Here is Jon Snow’s analysis, based on his experiences in Gaza.

The BBC is at a crucial time in its history. The end of the summer saw the appointment of Rona Fairhead as the chair of the BBC Trust. This was after Sebastian Coe removed himself from the running. The new chair of the trust has a background in finance and has worked for the financial times so she brings a very specific set of knowledge and experience to the BBC.

This is all pre-empting the fact that the Corporation’s Charter is up for renewal in 2016. The BBC is under ideological and economic threat at this time. The Guardian has a wonderful resource on the history and the future of the BBC.

The BBC was also in the news itself as it received a lot of criticism over its coverage of the raid on Cliff Richard’s house and the way is appeared to let Jeremy Clarkson ‘off the hook’ after a string of accusations of racism/use of racist language. Frankie Boyle was not shy in expressing his views on the subject! Predictably, The Daily Mail has jumped on some pretty tenuous issues in order to ensure it finds ways to keep criticisms of the BBC on its pages. Sandi Toksvig doesn’t have Frankie Boyle’s reputation for caustic comedy but she was in the firing line for a joke made on Radio 4′s News Quiz – a programme renowned for its satirical commentary on current affairs.

However The Daily Mail showed its true colours at the start of the summer. For all its faux outrage when reporting off colour jokes at the BBC, it played true to form in its representation of powerful political women reducing them to catwalk clothes-horses and ensuring that their skills and accomplishments were shown as less important than whether they looked good in heels or not. Of course The Daily Mail aren’t the only ones keen to protect women from the complications of political thought and make sure they know their limits.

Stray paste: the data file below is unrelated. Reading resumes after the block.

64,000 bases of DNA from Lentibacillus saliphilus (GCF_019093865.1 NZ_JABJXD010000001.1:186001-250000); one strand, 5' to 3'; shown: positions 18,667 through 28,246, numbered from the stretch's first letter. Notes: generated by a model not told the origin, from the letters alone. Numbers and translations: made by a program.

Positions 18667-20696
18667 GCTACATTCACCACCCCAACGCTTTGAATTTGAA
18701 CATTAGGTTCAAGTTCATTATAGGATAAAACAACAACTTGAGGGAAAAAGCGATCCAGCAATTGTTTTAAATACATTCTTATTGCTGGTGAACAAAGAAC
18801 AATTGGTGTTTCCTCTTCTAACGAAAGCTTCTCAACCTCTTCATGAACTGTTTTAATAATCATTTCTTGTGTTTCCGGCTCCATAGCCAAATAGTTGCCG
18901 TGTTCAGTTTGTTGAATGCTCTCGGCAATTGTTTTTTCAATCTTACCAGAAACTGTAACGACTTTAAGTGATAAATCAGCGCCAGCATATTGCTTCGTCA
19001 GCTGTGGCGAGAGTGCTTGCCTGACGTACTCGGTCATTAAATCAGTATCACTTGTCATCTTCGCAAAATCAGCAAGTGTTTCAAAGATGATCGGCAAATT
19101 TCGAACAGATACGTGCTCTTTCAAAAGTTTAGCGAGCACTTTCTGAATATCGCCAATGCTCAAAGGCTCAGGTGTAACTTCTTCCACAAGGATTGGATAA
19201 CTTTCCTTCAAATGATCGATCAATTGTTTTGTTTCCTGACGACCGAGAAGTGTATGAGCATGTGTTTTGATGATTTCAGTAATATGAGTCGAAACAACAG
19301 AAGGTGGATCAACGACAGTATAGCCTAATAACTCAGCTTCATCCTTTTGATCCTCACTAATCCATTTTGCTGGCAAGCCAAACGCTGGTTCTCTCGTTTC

Another big news story, and one that will be running for some time, is the debate around Scottish Independence that will culminate soon in a referendum. The Scottish ‘Better Together’ campaign advert managed to alienate and annoy people with its patronising and belittling representation of women.

Placing a women in the domestic setting and showing her limited ability to understand political debate was criticised and there are plenty of parodies on YouTube and memes on Twitter demonstrating the contempt people had for the original advert.

… and

The Cliff Richard story is part of the ongoing narrative of celebrities getting in trouble with the law. The Rolf Harris trial shocked and horrified as the ‘family favourite’ who had won the hearts of several generation of British audiences was imprisoned but Tulisa Contostavlos, accused of setting up a drug deal, was shown to have been the victim of a tabloid sting – identifying the fact that some parts of the British press have a culture of constructing news stories to report rather than simply reporting what has happened.

The BBC is not the only media institution in trouble. The sales of magazines continue to fall and HBO has had to admit that much of the success of Game of Thrones has to be attributed to the fact that it is the most downloaded TV show of all time. Two of the three creators of pirate-bay may now have been arrested but it seems that institutions may get some benefit from the digital revolution after all.

Social media has become the heart of modern media communication to both good and bad effect. Twitter has become the PR method of choice for modern celebrities. This invitation into their ‘private lives’ may sell music/films/photographs but there are downsides. Kanye West’s claim that the way celebrities are treated is equivalent to racial discrimination may well have been ridiculously insensitive but it is clear that being a celebrity does not necessarily protect them from the public nor from tabloid or police interest anymore. Ask Max Clifford.

A sharp reminder that fame and fortune do not necessarily bring happiness came in the tragic death of Robin Williams. The media engaged in all sorts of unnecessary speculation in the days following his death and the nastier side of Twitter caused Williams’ grieving daughter to close her account temporarily to avoid abuse. The security and privacy issues around online data and communications were raised by Wikileaks and Edward Snowden but the recent hacking of celebrities’ cloud storage and the distribution of their private photographs has refocused the debate back to celebrities’ rights. This story taps into a host of contemporary issues: security and privacy; the pornification of culture; gender expectations and slut shaming as well as online media’s use of click-bait and our tendency to take it.